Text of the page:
As seen in The New York Times, and Los Angeles Times: Fifty-years-ago, the United States created the most powerful weapon of all time, capable of destroying not just the Earth, but the entire Universe - then managed to lose it. Now, it's been found, by a thirteen-year-old boy, named Alex Graham, who decides to sell it on eBay.
As a result, Alex finds himself the target of US Intelligence, foreign governments, international arms dealers, fundamentalist Christians, an insane United States President and, of course, Islamic terrorists. His only hope is a CIA Agent, named Charlie Draper.
The problem is, Charlie is a broken man. Tormented by the death of his wife and daughter, Charlie has stopped caring much about anything. When Alex is orphaned by German Neo-Nazi soldiers-of-fortune, the two are thrown together on a desperate, dangerous and epic journey to find the meaning of life, the universe and everything and, hopefully, some half decent reason to keep it all going.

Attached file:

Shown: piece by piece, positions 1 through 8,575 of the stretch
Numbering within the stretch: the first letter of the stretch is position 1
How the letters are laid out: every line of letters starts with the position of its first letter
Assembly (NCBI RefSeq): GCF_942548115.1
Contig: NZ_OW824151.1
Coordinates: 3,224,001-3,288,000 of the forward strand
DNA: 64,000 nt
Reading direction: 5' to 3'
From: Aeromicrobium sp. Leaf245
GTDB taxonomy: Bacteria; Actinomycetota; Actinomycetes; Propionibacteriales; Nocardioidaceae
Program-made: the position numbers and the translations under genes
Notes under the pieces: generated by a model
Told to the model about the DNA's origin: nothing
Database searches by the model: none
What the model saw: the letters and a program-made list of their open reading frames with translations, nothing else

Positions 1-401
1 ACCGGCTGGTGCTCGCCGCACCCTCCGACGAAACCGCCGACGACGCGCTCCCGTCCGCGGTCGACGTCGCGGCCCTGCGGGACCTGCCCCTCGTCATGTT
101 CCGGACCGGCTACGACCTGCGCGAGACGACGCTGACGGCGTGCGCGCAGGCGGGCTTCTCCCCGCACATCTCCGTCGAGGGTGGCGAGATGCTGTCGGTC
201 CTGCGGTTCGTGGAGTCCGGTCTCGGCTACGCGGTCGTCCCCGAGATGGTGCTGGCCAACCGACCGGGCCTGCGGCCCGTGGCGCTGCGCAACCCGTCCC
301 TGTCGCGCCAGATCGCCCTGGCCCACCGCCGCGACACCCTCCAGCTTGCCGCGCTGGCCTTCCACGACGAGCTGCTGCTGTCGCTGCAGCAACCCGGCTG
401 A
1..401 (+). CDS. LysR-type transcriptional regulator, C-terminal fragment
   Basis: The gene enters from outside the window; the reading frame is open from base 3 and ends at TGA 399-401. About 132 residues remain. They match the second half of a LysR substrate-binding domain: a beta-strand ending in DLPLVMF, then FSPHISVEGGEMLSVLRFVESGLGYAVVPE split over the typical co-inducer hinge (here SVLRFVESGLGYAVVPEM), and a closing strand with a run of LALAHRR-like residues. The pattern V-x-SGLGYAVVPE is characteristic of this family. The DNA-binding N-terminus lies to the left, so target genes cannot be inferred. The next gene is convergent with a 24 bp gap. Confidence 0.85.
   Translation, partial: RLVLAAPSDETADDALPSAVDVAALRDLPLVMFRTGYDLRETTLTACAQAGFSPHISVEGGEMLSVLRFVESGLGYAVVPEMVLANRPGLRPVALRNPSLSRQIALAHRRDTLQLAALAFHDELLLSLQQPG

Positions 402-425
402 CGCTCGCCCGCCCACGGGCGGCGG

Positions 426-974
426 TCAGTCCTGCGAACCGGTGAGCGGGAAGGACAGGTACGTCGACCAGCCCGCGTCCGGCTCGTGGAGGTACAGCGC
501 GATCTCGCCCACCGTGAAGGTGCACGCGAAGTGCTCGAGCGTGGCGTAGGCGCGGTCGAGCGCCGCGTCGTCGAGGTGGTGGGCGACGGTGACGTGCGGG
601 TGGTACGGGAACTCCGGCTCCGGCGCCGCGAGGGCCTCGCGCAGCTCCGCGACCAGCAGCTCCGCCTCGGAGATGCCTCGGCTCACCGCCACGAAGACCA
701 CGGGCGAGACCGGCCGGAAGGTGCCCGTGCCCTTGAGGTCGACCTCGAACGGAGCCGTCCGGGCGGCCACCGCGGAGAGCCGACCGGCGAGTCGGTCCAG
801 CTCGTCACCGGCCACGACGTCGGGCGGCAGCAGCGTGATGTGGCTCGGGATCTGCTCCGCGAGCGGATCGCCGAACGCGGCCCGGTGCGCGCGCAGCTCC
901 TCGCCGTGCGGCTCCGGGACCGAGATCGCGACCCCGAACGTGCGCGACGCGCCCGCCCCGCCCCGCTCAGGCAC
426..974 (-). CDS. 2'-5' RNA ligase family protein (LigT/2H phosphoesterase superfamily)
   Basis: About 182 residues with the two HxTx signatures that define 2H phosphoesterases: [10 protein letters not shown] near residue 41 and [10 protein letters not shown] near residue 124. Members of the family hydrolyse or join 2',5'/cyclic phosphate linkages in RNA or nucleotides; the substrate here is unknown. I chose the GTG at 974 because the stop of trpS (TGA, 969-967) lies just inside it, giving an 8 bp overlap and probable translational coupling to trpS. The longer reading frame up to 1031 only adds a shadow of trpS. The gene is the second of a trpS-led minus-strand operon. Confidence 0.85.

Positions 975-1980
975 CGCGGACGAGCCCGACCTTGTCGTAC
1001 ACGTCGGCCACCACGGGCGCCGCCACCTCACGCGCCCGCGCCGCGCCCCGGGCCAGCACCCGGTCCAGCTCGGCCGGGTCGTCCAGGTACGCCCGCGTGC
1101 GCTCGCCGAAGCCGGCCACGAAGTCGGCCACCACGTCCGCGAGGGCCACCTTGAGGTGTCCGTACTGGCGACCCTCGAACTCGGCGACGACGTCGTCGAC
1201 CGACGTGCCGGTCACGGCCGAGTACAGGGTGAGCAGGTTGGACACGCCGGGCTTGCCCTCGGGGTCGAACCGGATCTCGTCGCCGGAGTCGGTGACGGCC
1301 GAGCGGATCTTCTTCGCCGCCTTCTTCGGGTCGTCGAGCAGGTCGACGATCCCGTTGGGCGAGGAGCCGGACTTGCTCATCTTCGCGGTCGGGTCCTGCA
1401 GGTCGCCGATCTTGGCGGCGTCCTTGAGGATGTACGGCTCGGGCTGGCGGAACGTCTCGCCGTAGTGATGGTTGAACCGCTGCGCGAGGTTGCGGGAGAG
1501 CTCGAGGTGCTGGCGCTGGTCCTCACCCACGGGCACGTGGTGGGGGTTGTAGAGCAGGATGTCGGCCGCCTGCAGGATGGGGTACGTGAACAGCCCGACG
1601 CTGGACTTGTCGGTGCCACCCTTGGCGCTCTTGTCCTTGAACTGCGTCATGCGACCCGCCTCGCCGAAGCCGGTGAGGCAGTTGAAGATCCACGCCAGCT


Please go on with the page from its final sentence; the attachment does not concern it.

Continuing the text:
Ranging from laugh-out-loud comedy to, at times, heartfelt anguish, Chaos Theory is reminiscent of both the dark satire of Kurt Vonnegut's Slaughterhouse-Five and the outlandish wit of Douglas Adams's Hitchhiker's Guide to the Galaxy.
It's the end of the world as we know it in this fine Dr. Strangelove-ian satire... Robertson's self-billed "feel good story about the end of the world ... is exceedingly clever and entertaining and, at times, spot-on loony... Robertson is adept at balancing the story's farcical and gritty elements. The book's violence is sudden and punishing, which underscores the high stakes and invests the story with a gravitas that makes its absurdist passages even funnier. ...there are also some sublimely silly passages whose deadpan musings recall the late Douglas Adams... - Kirkus Reviews
Who knew the end of the world could be so much fun? ... When the news all seems bad in the world, Colin Robertson's raucous farce, Chaos Theory, a "feel good story about the end of the world," puts an amusingly absurd spin on heavy affairs. His variety pack of eccentric characters--terrorists, politicians, and scientists--are sketched out in witheringly funny detail alongside a fast-moving plot. Despite the daunting premise, there's no fear in seeing this book through to the end (of the world). - Forward Reviews